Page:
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    Style | The Adventures of Tom Sawyer by Mark Twain

    Word Choice

    Twain used words that are understandable to average readers suitable for high school students and above to read. He was able to state in his preface that his novel is intended mainly for the entertainment of boys and girls and secondarily for adults. His words were inspired by his lived experiences in which some of the events in the story happened in his life way back, as stated in his preface.

    Humor 

    The most unique feature of the novel’s writing style is its ability to show the contrast of humor and suspense. Mark Twain, unlike any other authors, used his talent of being a humorist to put some flavor on an intense scene. He placed entertainment as a factor for his story to make sense, which is, depicting an actual boyhood adventure. He wrote it in a way that it would bring the readers into different moods while reading the story.

    Diversity 

    The author brought out various dissimilar events in the story and was able to connect them holistically. Variation in the characters’ personalities is also observable and he was able to focus on a not so common aspect of childhood—the adventure towards maturity.

    Flexibility

    Twain certainly has a flexible style. He can suit his words quite easily to the situation, whether he is describing the thoughts of Tom or expounding upon some lofty subject. That said, one of the most impressive aspects of his writing is dialogue.

    Twain renders the rhythm of the speech beautifully, using contractions and slang to give life to Tom and Huck’s speech. Small touches, like the “we’d ‘a’” and “dog’d” go along toward making them sound like real boys. Even that bracketed pause speaks volumes.  Without suitable dialogue, all of Twain’s observations and remarks would be like a cake without icing: still delicious, but not quite right.

    Hyperbole  

    It was used when describing Tom Sawyers’s imagination, like becoming a pirate or robber. These aspirations were accompanied by spirited descriptions that exaggerated their merits and technical achievability by no small degree: “But no, there was something even gaudier than this. He would be a pirate! That was it! Now his future lay before him and glowing with unimaginable splendor.

    How his name would fill the world, and make people shudder! How gloriously he would go plowing the dancing seas, in his long, low, black-hulled racer, the Spirit of the Storm, with his grisly flag flying at the fore!”

    Hyperbole relates to the theme because it is a technique that allowed the author to develop the plot, deepen the character, and brings the reader closer to the way Tom Sawyer thought, therefore understanding him better.

    Similes  

    Similes were also used in making scenes easier to imagine for the readers and make sense of the events that happen by relating it to the behavior of an unrelated object. An excerpt from the novel showing the use of simile is shown below:

    “In an instant both boys were rolling and tumbling in the dirt, gripped together like cats.”

    – PG. 13

    At this point in the book, Tom met a new boy and they were immediate rivals. This simile helps represent the tension between the 2 boys, especially during their fighting.

    Metaphors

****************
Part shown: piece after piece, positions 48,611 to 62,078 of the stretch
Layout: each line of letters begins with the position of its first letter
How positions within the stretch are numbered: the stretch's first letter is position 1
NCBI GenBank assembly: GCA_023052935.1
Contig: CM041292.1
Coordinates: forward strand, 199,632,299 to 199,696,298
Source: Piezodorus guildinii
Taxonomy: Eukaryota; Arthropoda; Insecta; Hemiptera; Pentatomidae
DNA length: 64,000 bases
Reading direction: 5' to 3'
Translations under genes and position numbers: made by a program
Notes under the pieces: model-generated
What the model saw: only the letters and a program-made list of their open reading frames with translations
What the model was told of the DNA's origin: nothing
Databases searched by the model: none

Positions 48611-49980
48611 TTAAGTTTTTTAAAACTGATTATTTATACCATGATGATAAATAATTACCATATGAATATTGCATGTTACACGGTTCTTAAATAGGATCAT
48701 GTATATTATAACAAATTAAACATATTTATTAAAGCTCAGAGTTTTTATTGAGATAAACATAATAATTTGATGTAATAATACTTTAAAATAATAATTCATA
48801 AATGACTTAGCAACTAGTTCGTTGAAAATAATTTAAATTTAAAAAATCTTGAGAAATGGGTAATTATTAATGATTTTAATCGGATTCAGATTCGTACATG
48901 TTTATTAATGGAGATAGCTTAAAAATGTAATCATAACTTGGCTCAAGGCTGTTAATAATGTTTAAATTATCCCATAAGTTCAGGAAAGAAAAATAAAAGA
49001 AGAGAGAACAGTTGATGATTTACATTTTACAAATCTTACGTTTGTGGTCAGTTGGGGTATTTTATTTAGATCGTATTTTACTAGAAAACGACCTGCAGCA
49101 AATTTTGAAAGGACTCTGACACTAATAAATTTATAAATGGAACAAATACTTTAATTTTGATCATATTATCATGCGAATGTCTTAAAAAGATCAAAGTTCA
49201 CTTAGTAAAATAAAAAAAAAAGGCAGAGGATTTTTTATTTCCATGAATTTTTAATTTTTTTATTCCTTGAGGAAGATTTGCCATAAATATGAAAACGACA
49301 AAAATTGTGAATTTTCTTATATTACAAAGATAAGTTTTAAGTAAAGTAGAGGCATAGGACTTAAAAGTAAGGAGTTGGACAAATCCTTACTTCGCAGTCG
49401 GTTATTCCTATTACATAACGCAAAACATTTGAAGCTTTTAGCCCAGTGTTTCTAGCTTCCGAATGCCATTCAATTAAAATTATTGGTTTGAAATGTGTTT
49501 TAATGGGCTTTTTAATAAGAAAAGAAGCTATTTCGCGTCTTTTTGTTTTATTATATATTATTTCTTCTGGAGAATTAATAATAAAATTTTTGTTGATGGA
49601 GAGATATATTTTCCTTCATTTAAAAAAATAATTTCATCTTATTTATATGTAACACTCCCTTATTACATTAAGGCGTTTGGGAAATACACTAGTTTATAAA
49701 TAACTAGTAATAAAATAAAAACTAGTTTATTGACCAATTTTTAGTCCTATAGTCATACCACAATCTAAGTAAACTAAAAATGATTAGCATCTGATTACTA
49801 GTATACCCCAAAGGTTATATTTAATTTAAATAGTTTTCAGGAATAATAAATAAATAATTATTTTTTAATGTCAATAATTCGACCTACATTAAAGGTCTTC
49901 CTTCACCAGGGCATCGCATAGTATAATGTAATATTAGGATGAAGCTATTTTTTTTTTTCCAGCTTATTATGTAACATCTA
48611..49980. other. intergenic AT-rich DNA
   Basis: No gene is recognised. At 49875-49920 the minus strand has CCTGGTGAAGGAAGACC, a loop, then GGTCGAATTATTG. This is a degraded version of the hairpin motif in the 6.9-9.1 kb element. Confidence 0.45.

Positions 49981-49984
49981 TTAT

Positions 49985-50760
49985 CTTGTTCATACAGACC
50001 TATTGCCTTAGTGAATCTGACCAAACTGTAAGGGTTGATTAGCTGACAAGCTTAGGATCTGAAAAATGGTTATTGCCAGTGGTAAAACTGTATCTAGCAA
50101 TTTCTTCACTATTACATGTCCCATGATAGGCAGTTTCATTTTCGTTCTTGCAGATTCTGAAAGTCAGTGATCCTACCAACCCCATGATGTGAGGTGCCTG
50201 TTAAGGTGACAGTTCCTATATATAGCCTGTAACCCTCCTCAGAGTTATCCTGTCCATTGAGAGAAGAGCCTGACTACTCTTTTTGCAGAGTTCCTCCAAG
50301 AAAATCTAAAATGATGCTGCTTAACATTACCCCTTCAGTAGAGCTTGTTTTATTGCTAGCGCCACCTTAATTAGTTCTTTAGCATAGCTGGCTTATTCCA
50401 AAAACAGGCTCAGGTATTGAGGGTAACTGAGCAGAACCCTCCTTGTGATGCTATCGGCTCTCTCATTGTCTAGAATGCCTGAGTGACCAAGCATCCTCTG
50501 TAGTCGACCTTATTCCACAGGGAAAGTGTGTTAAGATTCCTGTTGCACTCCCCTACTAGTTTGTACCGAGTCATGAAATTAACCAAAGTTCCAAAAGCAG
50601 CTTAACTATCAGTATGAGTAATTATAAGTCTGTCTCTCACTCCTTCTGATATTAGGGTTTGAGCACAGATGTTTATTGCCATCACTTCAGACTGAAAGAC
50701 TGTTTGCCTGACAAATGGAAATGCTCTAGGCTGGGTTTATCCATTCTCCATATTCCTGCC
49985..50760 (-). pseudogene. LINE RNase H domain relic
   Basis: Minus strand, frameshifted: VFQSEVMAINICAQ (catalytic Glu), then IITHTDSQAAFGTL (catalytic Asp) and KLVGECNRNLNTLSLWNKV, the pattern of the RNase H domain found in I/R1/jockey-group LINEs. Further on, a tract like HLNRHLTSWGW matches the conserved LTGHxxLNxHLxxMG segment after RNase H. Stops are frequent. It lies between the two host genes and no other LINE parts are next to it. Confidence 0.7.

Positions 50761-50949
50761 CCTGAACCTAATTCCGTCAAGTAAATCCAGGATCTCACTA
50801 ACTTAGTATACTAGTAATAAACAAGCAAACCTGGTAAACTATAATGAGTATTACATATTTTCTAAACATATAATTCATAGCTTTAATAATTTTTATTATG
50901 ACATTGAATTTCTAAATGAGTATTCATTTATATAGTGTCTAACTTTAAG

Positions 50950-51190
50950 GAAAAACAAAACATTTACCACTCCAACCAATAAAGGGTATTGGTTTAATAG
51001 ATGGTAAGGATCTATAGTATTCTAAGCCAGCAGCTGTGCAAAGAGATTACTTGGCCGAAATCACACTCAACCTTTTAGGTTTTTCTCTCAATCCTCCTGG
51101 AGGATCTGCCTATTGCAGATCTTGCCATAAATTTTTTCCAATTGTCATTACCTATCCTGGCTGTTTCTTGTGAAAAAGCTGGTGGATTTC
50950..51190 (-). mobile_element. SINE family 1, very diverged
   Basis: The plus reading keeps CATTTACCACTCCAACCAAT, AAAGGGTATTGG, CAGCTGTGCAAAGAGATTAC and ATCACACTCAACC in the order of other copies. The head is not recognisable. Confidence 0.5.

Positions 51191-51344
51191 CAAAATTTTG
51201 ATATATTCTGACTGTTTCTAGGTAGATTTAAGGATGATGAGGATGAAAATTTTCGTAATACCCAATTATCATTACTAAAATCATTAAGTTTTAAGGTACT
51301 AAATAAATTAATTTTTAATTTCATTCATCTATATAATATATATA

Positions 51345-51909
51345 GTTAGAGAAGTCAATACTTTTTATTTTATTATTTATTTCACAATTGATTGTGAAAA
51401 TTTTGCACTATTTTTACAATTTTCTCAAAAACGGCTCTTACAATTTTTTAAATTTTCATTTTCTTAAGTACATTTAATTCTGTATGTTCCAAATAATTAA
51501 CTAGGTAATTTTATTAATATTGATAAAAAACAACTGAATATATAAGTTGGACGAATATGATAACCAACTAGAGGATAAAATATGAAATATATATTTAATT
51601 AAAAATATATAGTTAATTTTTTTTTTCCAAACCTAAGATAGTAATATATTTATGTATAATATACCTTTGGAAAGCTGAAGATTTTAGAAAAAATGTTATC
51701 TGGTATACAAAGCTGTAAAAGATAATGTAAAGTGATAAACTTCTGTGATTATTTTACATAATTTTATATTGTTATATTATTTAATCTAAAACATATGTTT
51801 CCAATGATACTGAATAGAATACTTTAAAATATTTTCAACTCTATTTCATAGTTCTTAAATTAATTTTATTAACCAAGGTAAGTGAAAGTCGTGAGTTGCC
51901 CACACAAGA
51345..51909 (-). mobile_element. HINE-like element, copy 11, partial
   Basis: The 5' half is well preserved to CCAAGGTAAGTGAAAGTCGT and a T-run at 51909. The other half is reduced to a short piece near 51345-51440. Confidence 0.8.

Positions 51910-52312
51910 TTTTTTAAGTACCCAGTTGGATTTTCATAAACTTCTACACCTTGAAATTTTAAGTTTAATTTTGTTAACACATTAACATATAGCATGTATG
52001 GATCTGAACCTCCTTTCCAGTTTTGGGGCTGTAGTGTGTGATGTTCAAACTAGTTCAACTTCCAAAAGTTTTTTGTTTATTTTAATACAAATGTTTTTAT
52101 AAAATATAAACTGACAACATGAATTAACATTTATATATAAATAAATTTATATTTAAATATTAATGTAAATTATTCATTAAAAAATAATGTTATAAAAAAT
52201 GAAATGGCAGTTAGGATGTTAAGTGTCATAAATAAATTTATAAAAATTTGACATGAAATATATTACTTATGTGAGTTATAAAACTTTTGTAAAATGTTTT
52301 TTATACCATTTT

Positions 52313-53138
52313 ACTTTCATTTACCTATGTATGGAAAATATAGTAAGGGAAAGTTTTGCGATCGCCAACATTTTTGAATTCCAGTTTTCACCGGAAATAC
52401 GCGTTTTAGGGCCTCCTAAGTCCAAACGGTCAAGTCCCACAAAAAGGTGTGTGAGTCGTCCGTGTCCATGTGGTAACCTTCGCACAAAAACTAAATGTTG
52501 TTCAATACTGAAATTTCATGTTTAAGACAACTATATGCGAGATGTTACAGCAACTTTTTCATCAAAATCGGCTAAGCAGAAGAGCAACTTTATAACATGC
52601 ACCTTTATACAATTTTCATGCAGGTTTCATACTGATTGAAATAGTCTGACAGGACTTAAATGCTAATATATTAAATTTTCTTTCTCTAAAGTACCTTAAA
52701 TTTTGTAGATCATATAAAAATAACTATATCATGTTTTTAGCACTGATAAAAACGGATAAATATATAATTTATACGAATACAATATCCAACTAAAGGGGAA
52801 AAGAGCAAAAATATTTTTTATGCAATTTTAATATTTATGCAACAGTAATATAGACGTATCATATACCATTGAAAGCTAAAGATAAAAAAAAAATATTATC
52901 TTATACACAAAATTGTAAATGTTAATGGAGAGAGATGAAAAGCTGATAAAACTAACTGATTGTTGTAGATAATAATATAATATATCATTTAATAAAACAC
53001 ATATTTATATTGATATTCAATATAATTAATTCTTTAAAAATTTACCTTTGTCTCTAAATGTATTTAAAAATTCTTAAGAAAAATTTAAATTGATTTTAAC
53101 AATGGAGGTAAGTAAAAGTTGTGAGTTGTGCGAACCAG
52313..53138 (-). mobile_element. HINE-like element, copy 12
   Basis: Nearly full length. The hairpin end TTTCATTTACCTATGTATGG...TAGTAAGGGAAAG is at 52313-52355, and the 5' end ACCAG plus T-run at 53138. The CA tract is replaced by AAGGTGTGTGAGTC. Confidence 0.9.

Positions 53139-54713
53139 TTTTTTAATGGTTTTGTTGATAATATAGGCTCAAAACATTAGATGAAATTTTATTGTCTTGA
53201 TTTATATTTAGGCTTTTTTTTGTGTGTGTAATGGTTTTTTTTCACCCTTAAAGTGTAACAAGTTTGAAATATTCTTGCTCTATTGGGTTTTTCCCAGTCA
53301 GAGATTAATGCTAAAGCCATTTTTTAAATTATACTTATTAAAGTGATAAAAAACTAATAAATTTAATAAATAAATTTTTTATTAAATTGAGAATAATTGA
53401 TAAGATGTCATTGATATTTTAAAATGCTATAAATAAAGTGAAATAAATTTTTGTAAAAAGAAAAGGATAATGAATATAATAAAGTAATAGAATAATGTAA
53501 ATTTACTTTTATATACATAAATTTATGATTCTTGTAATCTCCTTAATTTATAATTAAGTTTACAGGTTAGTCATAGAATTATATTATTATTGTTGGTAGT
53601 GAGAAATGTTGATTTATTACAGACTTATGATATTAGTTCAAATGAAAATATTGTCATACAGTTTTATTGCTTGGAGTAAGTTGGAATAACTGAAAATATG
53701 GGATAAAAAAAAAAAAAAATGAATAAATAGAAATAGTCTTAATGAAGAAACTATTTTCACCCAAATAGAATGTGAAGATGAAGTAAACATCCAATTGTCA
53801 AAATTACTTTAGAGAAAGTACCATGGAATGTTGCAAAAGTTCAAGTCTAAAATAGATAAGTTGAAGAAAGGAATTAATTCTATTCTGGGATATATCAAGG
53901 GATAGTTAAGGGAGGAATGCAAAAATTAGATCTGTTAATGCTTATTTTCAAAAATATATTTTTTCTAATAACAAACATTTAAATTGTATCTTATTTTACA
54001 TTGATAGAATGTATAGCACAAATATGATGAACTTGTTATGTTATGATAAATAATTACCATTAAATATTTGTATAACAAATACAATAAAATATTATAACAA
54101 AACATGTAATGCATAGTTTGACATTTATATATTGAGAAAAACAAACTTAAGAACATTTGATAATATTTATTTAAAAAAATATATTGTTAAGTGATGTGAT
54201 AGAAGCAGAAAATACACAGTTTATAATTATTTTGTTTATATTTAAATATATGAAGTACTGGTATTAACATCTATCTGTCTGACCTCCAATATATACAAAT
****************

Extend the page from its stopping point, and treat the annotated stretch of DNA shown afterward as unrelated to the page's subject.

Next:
Metaphors also exist in the novel making the expressions of the characters well deliberated and giving more meaning to what the character is trying to say.  

    “Oh, Joe, you’re an angel.”

    – PG. 65

    This metaphor occurred after the murder. Injun Joe promised Porter that he would keep the murder a secret. This helped the reader understand Porter’s gratitude towards Joe.

    Alliteration 

    Twain     indicated    some    alliteration   in   this   novel   which contributes to the creative outlook of the novel

    “…for he knew who would wait for him   outside till his captivity was done…”

    – PG. 123

    This example of alliteration was used after Tom took the blame for Becky. There is an emphasis on “who would wait” to show the reader that Becky would be waiting with gratitude.

    Irony 

    Twain used this to show the contrast of the character’s actions to what they actually feel. It also helped represent the hidden meaning of a character’s opposing actions towards the main character.

    “I could forgive the boy, now, if he’d committed a million sins.”

    – PG. 118

    Imagery

    When Tom returned home after running away to an island, Aunt Polly expressed her love for him by using this irony.

    “For some time there was no noise but the grating sound  of the shovels discharging their freight of mould and gravel.”

    – PG. 63

    This imagery of sound emphasized how nervous Tom was during the murder. This helped the scene easy to visualize as the readers would think about it and it made specifications on the characters’ feelings and the situation he/she is in.

    Onomatopoeia  

    “Sh! Here ’tis again! Didn’t you hear it?”

    – PG. 62

    This shows Onomatopoeia. During the murder, Injun Joe repeatedly used the noise “Sh!”. This told the reader that he was trying to be very secretive. This contributed mostly to the effectivity of the dialogues and the realism of it. This made it easy to read for the readers.

    Overall, the figurative language examples contributed to the meaning of the story, youthfulness. These examples made the readers use their imagination. This made the story easier to understand and read. By using simple comparisons, emphasizing words, and symbolism, Mark Twain was able to enhance the meaning and readability of the story.

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